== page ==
The change of sedimentation from clastic- to carbonate-dominated took place by the end of the Early Turonian (Marcinowski and Radwański 1983). At that time, facies unification can be observed for a large part of Poland (Walaszczyk 1992). From the Late Turonian till the earliest Palaeocene, opokas with flints dominate in the north-eastern margin, and more marly facies (marls and gaizes) in the south-western margin. Both facies are located within a deeper shelf. The chalk facies prevailed to the north-east of the opoka facies, following the margin of the East European Craton.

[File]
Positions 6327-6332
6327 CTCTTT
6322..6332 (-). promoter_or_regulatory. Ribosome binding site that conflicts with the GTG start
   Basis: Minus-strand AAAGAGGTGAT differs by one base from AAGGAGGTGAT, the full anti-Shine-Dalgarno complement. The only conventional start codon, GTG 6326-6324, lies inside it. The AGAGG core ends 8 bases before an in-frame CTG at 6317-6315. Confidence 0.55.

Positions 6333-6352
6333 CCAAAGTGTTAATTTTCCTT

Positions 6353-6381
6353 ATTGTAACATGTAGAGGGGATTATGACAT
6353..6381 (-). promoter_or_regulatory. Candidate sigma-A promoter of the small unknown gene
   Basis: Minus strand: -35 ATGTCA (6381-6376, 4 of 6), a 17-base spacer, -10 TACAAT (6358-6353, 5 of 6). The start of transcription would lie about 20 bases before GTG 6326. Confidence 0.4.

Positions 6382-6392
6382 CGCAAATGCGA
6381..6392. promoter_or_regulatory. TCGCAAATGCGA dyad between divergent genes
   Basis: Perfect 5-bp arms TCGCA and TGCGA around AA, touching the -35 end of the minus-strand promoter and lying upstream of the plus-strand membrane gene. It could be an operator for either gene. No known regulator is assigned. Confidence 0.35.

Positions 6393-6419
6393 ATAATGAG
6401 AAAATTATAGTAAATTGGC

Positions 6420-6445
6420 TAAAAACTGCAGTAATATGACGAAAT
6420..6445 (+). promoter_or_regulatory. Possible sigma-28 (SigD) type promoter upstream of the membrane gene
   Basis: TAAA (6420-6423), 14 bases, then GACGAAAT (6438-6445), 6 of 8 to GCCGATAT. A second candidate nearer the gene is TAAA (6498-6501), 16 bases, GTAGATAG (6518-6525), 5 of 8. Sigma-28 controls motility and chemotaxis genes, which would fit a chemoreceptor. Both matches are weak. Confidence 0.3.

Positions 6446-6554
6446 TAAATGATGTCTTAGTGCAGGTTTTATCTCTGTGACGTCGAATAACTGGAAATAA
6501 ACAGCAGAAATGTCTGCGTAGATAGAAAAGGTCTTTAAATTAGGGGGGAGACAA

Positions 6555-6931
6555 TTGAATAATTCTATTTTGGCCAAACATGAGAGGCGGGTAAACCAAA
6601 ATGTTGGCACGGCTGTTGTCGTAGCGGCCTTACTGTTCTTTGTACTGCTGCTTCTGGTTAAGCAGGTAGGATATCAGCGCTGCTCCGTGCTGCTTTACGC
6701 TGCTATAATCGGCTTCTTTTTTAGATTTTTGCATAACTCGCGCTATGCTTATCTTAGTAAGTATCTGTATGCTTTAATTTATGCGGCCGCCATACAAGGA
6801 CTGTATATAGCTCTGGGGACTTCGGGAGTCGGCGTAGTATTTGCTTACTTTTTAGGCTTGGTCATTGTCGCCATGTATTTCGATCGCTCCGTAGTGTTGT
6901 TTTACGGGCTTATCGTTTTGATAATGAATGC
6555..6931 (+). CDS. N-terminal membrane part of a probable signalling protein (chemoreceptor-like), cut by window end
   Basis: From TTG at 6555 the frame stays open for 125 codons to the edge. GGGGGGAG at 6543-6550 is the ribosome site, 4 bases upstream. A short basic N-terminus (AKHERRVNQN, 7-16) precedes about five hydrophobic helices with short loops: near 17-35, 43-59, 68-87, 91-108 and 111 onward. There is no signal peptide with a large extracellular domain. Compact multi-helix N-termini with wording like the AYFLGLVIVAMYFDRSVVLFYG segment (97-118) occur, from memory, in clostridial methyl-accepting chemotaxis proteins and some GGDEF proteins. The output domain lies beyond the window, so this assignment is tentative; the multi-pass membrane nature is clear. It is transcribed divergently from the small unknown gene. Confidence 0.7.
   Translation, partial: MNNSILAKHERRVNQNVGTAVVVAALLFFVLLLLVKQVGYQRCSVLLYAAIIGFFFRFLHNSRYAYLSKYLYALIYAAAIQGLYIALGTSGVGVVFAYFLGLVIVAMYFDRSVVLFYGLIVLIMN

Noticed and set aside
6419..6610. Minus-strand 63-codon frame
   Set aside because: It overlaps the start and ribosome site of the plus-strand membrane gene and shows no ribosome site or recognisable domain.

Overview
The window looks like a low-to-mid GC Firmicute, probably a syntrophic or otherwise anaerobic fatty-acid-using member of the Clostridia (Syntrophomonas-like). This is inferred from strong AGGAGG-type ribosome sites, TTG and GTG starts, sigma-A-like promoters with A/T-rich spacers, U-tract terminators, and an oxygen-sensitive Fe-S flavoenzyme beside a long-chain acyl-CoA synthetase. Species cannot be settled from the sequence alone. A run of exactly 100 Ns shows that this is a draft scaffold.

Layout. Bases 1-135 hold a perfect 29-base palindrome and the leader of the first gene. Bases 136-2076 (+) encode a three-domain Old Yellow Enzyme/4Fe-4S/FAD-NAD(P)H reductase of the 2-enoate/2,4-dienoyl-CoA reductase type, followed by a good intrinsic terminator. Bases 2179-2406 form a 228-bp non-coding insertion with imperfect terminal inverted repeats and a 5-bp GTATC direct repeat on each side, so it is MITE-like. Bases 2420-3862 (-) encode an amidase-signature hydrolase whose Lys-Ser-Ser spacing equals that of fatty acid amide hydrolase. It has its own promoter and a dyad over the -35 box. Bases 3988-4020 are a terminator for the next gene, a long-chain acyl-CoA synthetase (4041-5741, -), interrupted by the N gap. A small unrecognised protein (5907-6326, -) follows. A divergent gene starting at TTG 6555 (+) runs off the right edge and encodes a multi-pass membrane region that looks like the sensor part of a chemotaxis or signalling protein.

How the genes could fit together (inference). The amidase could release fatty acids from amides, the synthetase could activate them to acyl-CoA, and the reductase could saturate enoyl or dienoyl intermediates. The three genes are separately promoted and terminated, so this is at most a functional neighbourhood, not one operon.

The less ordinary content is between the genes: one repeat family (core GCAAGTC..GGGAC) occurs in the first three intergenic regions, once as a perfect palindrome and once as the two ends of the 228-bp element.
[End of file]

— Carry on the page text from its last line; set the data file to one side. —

The maximal thickness of the Upper Cretaceous in the Miechów Syncline reaches slightly above 1000 m, and in the Puławy segment of the Kościerzyna-Puławy Synclinorium – over 1500 m (Krassowska 1997). Thickness variations for the top of the Maastrichtian are observed, indicating uplift of the Mid-Polish Swell; basins located to the south-west (Nida Basin) and north-east (Puławy Basin) of the Mid-Polish Swell started to form at this time (Narkiewicz and Dadlez 2008).

Regression of the marine basin took place at the end of the early Palaeocene.